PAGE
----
[R] ?Accuracy of prop.test

Greg Snow Greg.Snow at imail.org
Mon Jul 18 22:51:23 CEST 2011

```Others have explained why R gives a different answer based on a different approximation, but if you want to get the same answer as the book/minitab/... for your own understanding (or so the grader doesn't get confused by superior answers, or other reasons) here is one way to do it:

> x <- c( rep(1,202), rep(0, 1010-202) )
> p <- 202/1010
> sd <- sqrt( p*(1-p) )
>
> library(TeachingDemos)
> z.test( x, 0.5, sd )

One Sample z-test

data:  x
z = -23.8354, n = 1010.000, Std. Dev. = 0.400, Std. Dev. of the sample
mean = 0.013, p-value < 2.2e-16
alternative hypothesis: true mean is not equal to 0.5
95 percent confidence interval:
0.1753312 0.2246688
sample estimates:
mean of x
0.2

Which matches the others you reported below.

--
Gregory (Greg) L. Snow Ph.D.
Statistical Data Center
Intermountain Healthcare
greg.snow at imail.org
801.408.8111

> -----Original Message-----
> From: r-help-bounces at r-project.org [mailto:r-help-bounces at r-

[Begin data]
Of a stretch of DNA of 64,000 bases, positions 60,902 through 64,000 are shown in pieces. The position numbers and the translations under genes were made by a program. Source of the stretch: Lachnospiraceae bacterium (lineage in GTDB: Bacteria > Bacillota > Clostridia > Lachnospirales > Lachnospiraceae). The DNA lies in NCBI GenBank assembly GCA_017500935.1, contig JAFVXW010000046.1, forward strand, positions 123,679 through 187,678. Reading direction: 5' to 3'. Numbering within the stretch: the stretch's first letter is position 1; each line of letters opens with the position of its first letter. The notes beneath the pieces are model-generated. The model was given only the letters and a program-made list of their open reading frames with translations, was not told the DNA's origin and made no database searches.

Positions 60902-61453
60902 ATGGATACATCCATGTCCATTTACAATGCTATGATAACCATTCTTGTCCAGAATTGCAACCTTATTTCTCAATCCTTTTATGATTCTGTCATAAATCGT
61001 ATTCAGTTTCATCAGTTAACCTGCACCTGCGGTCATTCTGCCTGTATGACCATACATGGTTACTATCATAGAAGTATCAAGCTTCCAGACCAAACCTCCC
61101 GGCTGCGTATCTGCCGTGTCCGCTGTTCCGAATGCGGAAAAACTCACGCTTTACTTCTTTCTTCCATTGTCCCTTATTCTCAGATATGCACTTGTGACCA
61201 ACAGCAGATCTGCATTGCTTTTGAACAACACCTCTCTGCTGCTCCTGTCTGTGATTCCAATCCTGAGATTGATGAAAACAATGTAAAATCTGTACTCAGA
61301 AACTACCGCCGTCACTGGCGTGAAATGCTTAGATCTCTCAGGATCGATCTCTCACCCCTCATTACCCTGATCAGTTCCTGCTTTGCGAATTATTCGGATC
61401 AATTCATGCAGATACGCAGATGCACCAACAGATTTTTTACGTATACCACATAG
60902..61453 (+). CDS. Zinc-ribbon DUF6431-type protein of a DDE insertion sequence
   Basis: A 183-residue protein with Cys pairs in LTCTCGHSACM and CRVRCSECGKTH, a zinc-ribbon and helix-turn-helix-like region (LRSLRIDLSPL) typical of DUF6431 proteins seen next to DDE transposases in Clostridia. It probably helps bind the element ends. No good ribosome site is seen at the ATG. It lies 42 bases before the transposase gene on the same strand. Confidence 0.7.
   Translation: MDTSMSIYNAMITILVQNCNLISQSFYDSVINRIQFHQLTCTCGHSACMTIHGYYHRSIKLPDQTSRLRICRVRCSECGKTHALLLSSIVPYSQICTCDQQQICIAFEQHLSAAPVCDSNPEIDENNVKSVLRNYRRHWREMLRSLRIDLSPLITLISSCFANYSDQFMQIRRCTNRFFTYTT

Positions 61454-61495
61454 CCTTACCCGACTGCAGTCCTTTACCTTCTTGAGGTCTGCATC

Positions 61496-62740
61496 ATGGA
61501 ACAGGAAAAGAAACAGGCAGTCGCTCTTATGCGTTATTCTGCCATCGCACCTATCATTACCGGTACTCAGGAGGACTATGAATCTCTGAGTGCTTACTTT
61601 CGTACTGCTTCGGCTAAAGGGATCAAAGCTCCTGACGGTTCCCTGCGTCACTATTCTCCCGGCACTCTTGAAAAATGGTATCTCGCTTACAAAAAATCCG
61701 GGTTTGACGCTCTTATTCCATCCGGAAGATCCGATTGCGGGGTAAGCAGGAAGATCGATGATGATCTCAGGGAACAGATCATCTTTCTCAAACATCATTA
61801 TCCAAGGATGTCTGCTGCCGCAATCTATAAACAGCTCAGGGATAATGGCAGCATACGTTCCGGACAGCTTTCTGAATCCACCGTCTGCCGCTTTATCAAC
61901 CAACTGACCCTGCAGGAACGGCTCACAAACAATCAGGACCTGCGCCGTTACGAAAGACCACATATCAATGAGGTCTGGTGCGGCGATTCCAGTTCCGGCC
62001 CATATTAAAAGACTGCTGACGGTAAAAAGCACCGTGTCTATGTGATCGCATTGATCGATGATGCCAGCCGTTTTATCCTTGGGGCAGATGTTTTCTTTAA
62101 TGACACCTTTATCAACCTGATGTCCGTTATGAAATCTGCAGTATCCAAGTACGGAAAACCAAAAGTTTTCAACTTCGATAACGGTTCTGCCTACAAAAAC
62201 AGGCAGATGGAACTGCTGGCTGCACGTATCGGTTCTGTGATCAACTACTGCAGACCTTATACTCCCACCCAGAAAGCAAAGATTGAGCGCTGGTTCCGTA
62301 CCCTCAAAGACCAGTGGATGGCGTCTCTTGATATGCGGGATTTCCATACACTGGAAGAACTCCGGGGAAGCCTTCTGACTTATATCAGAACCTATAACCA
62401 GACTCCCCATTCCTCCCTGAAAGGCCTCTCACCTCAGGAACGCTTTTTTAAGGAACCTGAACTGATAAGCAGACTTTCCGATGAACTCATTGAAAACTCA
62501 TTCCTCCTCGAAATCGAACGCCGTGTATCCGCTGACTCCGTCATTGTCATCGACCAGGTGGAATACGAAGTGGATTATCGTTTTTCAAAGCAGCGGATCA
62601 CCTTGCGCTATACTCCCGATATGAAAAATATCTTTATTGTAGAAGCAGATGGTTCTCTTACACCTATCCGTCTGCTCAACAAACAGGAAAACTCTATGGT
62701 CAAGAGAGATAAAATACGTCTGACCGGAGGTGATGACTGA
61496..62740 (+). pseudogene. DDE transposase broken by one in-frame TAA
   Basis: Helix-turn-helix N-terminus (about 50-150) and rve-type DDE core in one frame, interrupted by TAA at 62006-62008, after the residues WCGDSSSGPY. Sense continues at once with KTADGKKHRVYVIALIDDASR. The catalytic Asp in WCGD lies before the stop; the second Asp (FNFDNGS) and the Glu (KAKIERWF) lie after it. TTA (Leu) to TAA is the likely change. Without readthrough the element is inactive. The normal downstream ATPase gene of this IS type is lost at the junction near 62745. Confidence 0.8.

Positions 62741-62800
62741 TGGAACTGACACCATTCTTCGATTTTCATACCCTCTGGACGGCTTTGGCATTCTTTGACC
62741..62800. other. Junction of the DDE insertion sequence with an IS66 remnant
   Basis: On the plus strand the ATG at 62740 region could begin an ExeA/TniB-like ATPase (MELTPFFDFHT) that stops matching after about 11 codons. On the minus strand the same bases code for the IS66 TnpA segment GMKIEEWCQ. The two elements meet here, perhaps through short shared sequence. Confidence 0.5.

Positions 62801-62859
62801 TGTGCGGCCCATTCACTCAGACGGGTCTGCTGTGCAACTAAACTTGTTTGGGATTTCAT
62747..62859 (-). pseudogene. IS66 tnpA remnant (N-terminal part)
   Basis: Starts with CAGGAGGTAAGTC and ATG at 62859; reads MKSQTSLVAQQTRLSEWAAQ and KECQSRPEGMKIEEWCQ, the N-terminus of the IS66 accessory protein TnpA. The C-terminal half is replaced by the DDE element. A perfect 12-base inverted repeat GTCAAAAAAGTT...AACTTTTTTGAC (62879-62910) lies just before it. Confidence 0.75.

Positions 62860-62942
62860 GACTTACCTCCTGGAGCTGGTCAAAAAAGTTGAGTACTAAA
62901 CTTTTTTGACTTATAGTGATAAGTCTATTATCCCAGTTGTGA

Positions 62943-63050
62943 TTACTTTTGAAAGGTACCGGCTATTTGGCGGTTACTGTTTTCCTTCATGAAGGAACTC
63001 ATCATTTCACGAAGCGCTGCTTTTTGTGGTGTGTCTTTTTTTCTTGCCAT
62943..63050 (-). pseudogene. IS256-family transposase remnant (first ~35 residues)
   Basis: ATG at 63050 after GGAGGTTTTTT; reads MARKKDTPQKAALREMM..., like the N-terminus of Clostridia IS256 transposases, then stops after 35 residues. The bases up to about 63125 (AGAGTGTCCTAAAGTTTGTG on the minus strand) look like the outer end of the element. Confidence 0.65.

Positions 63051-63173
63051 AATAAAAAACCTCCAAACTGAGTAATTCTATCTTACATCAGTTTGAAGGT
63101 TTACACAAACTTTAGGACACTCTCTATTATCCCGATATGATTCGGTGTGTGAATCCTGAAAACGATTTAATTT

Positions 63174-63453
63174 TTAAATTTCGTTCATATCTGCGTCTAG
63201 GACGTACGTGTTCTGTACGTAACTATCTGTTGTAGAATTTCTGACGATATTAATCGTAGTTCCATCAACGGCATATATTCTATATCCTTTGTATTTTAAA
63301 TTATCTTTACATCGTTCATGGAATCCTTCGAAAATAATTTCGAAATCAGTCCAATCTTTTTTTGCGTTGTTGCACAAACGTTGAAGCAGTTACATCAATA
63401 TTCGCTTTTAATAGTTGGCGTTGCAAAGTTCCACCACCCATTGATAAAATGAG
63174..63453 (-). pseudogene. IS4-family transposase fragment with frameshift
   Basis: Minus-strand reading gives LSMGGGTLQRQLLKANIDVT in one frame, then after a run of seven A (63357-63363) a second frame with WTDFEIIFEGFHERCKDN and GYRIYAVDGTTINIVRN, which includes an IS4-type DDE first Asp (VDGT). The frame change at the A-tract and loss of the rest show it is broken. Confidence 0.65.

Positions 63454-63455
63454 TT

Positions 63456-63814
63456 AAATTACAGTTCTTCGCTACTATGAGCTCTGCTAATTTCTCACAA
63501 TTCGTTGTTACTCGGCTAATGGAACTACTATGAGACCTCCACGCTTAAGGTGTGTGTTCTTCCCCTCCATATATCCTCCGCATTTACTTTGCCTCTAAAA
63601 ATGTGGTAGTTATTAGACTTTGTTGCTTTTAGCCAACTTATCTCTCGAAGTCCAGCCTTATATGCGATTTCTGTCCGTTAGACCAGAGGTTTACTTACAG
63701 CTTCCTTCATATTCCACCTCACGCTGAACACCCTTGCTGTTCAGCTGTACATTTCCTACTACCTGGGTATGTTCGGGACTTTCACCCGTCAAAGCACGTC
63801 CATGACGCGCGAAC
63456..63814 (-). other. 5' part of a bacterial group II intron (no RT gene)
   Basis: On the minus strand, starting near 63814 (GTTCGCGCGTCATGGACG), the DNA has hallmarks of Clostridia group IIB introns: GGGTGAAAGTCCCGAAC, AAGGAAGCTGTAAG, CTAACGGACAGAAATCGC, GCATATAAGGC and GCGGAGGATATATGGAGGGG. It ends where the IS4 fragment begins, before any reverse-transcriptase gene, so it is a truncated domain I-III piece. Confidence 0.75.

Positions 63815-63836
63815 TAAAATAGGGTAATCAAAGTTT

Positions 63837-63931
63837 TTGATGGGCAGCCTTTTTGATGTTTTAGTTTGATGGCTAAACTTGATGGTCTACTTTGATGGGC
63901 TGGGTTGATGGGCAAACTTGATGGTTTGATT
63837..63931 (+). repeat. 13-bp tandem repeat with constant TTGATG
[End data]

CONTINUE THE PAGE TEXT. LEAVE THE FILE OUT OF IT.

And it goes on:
> project.org] On Behalf Of Jack Sofsky
> Sent: Sunday, July 17, 2011 10:27 AM
> To: r-help at r-project.org
> Subject: [R] ?Accuracy of prop.test
>
> I have just joined this list (and just started using R), so please
> excuse any etiquette breaches as I do not yet have a feel for how the
> list operates.
>
> I am in the process of teaching myself statistics using R as my utility
> as my ultimate goals cannot be satisfied by Excel or any of the plug-
> ins
> I could afford.
>
> I am currently looking at chap12 page 552 of Weiss's Introductory
> Statistics 9th edition.  Example 12.5 demonstrates using "Technology"
> to
> obtain a One-Proportion z-Interval.
>
> n=202
> x=1010
> confidence interval = .95.
>
> 0.175331, .224669
> .17533, .22467
> Answer given by Weiss's Excel Plug-in
> 0.175 < p < 0.225
>
> Here is what I got with R
> prop.test(202,1010,correct="FALSE")
>
>      1-sample proportions test without continuity correction
>
> data:  202 out of 1010, null probability 0.5
> X-squared = 363.6, df = 1, p-value < 2.2e-16
> alternative hypothesis: true p is not equal to 0.5
> 95 percent confidence interval:
>   0.1764885 0.2257849
> sample estimates:
>    p
> 0.2
>
> I'm also getting slight differences in the answers for exercises and
> find this disconcerting.
>
> Why are these differences present  (or am I doing something wrong)?
>
> Jack
>
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